Prawo karne w państwie totalitarnym — casus Korei Północnej
Criminal law in a totalitarian state — a North Korean case study
It is hard to imagine that in the 21st century there is a state in which a joke, a yawn during a political speech or singing pop songs is punishable by death, and for accidentally breaking the bust of the chief, putting newspaper with his image on the floor or other manifestations of “disobedience” one can be sent to a concentration camp with one’s whole family — three generations back. Meanwhile, it is not just an Orwellian vision of the world, but the North Korean reality.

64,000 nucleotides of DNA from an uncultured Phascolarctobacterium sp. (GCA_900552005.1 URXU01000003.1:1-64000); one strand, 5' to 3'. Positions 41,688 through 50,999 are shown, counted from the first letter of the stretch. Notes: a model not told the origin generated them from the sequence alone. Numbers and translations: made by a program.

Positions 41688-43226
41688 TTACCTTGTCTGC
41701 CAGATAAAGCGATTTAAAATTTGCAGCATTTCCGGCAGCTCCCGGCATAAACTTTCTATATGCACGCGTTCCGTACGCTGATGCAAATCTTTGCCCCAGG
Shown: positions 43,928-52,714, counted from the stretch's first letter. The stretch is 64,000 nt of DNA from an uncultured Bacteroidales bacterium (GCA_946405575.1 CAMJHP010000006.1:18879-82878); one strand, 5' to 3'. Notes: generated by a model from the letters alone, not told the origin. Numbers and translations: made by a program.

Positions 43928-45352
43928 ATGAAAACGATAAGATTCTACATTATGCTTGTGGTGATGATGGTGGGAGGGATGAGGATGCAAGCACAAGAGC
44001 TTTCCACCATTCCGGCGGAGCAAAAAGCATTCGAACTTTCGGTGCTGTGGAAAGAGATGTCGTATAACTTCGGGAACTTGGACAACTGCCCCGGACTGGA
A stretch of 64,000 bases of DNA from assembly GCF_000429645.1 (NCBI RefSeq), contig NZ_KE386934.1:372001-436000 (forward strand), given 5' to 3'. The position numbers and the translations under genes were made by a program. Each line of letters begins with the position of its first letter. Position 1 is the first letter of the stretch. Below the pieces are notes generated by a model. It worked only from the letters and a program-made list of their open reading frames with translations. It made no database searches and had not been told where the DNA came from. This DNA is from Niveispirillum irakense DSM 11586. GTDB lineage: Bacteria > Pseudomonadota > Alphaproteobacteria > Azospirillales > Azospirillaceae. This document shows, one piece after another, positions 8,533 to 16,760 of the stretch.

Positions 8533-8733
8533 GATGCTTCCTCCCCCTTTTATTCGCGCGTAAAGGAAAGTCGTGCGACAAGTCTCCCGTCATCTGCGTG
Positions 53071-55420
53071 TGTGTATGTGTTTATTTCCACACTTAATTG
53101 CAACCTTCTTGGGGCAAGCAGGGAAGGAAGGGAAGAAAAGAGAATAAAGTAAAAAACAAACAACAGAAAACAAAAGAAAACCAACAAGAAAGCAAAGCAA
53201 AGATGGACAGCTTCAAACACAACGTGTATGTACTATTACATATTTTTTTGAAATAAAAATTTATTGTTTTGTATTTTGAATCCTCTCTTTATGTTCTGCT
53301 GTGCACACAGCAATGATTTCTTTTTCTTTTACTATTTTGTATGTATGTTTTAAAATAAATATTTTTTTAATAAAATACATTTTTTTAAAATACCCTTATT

This article aims to analyze the North Korean penal code and, consequently, to find the answer to the question of whether criminal law in the Democratic People’s Republic of Korea is an instrument of a totalitarian state policy and, if so, of what kind.